At home it’s the debit card that gets me through most of my routine purchases – grocery store, Target, coffee, eating out. Here, it’s more of a cash thing. The other morning I bought a cup of tea at the Migros for CHF 3 and used a CHF 100 bill to pay for it. The checker did not blink an eye. No need to apologize for breaking a big bill here. When we were out for our hot chocolate, it was always cash. The waitress came by with her huge leather wallet, said the amount and we countered with a higher number by rounding up (for a modest tip). Cash was paid, change was given, all was finished.
I have almost forgotten how American and Swiss cash are different since I have gotten so used to the CHF. First of all, the smallest bill is CHF 10. The 5 comes in a big honking coin that has a good heft in your hand. There is a CHF 2 as well as a CHF 1 coin. The Franc breaks down into Rappen.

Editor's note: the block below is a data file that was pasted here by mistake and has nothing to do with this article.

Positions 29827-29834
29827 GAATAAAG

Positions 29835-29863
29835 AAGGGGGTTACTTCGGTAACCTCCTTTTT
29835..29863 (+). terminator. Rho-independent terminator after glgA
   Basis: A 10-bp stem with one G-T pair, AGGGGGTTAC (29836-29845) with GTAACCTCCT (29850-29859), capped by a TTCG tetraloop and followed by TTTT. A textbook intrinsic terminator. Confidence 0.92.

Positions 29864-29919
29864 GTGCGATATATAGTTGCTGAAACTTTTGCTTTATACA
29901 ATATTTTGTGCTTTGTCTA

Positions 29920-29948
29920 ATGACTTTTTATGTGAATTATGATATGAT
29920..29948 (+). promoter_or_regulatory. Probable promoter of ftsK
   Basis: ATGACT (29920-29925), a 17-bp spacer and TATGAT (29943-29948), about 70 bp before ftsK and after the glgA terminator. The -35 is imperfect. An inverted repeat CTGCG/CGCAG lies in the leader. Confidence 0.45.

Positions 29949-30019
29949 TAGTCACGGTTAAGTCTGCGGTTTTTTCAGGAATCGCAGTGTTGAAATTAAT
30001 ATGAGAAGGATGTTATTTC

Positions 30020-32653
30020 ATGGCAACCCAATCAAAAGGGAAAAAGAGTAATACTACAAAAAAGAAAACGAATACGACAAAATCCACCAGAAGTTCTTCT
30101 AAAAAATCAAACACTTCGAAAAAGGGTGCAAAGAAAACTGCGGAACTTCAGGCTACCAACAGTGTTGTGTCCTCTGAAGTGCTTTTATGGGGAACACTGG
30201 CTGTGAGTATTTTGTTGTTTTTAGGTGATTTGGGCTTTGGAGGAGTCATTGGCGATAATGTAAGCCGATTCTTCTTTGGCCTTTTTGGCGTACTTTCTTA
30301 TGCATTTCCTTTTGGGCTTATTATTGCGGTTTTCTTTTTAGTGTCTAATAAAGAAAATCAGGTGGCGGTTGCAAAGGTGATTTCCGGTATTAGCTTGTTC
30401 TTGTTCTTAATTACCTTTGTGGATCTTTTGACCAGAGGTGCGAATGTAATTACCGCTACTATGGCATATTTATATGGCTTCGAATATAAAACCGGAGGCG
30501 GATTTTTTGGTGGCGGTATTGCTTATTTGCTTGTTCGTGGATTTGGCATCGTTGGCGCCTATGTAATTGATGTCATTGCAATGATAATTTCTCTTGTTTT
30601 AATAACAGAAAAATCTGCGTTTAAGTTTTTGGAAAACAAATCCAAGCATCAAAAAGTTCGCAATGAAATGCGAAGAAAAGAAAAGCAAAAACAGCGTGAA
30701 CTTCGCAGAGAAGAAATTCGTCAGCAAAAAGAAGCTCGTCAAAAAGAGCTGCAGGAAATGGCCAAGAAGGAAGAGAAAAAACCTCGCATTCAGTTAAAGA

The best part about Rappen are that prices here are always in multiples of 5. No pricing of 4.97 or such. So now, instead of cursing the penny pile-up in the coin purse, we bemoan the 5 Rappen coins, so small.
Then there is the 50 Rappen coin, smaller than an American dime, almost like a 5 Rappen coin. I always have to look carefully to make sure I’ve got the right one, even though the 5 and the 50 are different colors from each other.
There is no equivalent to a quarter. There is a 20 Rappen coin, however.
The US nickel in the middle shows the scale. Top row l to r: CHF 5, then 2, then 1. Bottom row l to r: 50 Rappen, 20, then a 10 and finally the pesky 5.
The bills are different sizes. The larger the denomination, the larger the bill. And pretty colors, too! The CHF 100 bill features the Swiss artist, Giacometti.